Little House series round-up post

I am counting this as one Classics Club entry because technically I’ve reread most of the books except two.

  1. The Little House in the Big Woods
  2. Farmer Boy
  3. Little House on the Prairie
  4. On the Banks of Plum Creek
  5. By the Shores of Silver Lake
  6. The Long Winter
  7. Little Town on the Prairie
  8. These Happy Golden Years
  9. The First Four Years

When I started this read-along, I wanted to judge if the books were as good as I remember them and if reading them as an adult coloured my views. This was not my absolute favourite series as a kid, but it definitely had its moments. I’m someone who has always been pulled to the country and simpler life. I have a lot of old fashioned tastes and hobbies so the books worked on me in that level. I also enjoy history.

I was perturbed and saddened to find that Pa Ingalls did seem to be an irresponsible father at times. As much as he loved his girls, he was a bit shady and a poor man with finances. Most kids would have a lot of this stuff go over their heads, but even as a kid, I never understood why Charles Ingalls moved his family so much across the country. I also disliked the racism especially as voiced by Ma.

I would still read or recommend these to children, even though I have the aforementioned qualms. One of the best aspects of the series is Laura herself who is honest, brave yet realistic. She is inherently relateable to most young girls. The writing is good too. I think Wilder is a lovely writer. There is some memorable images and fun moments from these books. Credit to Laura and maybe Rose Wilder Lane for that. I think it’s written well for the most part.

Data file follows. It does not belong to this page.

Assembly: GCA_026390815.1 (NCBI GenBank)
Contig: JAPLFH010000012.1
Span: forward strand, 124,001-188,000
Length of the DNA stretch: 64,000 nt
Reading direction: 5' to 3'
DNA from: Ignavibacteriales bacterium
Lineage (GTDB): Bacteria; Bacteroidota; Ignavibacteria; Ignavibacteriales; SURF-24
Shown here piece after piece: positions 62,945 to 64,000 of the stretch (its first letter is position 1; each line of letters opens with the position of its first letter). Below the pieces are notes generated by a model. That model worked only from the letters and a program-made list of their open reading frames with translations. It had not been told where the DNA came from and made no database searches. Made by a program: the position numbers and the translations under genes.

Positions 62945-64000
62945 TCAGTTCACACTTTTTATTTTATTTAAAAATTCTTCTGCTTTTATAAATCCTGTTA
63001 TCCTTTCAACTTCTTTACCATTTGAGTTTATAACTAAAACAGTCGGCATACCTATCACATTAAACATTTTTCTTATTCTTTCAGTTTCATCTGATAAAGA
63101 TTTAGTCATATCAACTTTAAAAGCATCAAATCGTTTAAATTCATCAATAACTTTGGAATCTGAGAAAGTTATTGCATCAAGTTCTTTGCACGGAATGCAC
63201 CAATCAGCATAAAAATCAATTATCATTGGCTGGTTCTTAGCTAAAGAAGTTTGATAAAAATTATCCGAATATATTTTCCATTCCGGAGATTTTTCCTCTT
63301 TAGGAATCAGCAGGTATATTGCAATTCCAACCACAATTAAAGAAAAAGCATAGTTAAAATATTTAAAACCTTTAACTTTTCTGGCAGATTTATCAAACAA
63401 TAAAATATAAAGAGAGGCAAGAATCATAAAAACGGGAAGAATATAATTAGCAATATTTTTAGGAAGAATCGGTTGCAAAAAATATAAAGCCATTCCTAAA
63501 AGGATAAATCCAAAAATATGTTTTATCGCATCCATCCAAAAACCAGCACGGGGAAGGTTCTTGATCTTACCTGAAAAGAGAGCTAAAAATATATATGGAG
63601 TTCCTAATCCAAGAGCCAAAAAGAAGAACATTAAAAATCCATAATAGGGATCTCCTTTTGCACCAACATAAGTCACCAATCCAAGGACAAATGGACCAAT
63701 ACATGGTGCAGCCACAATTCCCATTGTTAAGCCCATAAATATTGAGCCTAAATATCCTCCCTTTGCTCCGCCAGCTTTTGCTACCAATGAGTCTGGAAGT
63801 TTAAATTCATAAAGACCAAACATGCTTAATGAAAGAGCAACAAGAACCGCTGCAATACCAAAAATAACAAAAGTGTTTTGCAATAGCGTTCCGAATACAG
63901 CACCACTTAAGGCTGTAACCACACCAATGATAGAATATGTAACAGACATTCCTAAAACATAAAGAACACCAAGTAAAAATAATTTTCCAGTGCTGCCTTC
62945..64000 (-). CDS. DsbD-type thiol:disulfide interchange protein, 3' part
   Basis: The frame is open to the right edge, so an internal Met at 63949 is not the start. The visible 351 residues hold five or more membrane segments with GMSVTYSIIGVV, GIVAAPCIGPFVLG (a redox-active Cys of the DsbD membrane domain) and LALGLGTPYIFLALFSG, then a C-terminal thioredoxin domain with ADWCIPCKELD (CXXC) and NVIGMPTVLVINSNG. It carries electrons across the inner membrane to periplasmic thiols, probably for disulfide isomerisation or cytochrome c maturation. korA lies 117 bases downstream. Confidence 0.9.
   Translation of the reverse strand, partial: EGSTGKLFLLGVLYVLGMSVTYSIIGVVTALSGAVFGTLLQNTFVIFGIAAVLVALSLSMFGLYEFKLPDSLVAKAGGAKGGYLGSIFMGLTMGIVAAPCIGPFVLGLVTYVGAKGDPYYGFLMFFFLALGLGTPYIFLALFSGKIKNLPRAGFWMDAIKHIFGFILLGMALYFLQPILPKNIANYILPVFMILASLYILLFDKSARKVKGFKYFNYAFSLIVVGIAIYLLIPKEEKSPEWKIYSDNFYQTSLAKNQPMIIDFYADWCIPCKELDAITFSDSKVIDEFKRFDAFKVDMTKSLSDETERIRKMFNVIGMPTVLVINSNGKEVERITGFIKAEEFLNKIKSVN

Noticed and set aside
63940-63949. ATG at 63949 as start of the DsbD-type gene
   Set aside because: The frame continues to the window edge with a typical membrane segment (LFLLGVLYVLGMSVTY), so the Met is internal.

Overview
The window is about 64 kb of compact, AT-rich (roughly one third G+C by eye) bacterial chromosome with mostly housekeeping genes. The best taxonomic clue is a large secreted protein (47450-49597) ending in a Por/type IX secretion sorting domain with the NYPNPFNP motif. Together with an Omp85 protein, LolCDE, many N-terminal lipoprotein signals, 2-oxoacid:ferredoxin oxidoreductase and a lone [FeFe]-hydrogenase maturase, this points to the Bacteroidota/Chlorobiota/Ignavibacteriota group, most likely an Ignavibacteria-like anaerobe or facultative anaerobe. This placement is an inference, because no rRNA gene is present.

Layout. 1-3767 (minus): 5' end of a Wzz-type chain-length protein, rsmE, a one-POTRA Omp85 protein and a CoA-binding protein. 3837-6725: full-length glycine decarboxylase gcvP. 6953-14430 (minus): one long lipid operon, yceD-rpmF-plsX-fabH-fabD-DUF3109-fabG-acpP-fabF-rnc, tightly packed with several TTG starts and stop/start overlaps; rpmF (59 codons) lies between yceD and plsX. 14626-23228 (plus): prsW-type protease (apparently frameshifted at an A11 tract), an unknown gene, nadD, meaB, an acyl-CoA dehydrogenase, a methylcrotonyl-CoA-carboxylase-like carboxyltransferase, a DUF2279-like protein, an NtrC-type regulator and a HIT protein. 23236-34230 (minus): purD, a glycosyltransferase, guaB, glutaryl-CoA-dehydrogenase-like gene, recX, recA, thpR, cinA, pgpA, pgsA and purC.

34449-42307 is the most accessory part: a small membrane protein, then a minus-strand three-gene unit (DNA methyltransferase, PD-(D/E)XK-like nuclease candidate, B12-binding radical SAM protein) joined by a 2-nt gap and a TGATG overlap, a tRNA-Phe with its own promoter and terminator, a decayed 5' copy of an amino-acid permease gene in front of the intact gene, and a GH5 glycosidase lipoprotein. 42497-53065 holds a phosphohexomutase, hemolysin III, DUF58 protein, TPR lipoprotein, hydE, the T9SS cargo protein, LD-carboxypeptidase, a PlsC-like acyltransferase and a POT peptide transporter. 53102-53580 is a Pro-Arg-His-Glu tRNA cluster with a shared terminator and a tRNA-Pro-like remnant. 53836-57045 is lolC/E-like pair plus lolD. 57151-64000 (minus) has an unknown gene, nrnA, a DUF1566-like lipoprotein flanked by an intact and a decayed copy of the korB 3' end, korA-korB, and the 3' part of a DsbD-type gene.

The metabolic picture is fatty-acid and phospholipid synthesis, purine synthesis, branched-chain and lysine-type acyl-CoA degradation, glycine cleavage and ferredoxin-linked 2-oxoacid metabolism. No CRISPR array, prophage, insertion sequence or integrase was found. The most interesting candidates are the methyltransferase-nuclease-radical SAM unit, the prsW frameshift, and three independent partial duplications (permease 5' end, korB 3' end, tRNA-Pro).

More than ever, this readalong has really made me excited for Pioneer Girl. I look forward to reading Laura’s even less embellished childhood.

4 comments

  1. Geoff W says:

    It’s so hard with racism, poverty and things that have become so much more touchy subjects today (for just reasons). I know there was a movement a few years ago that wanted to remove offensive words and situations from books and how many are banned (or tried to be banned) every year. Taking into account when a book is written really does help with a lot of novels. It doesn’t excuse them, but provides an excellent learning and teaching moment.

    • athena says:

      I agree, Geoff. If I had kids and if I were to read these to them, I definitely would discuss the thing about racism and poverty. I think what is harder is explaining that Pa is a shady dude at times. lol I think when I grow, you see the things as they were as an adult and it’s less idyllic than when you were a kid. Just a bit sadder I guess. Thanks for the comment!

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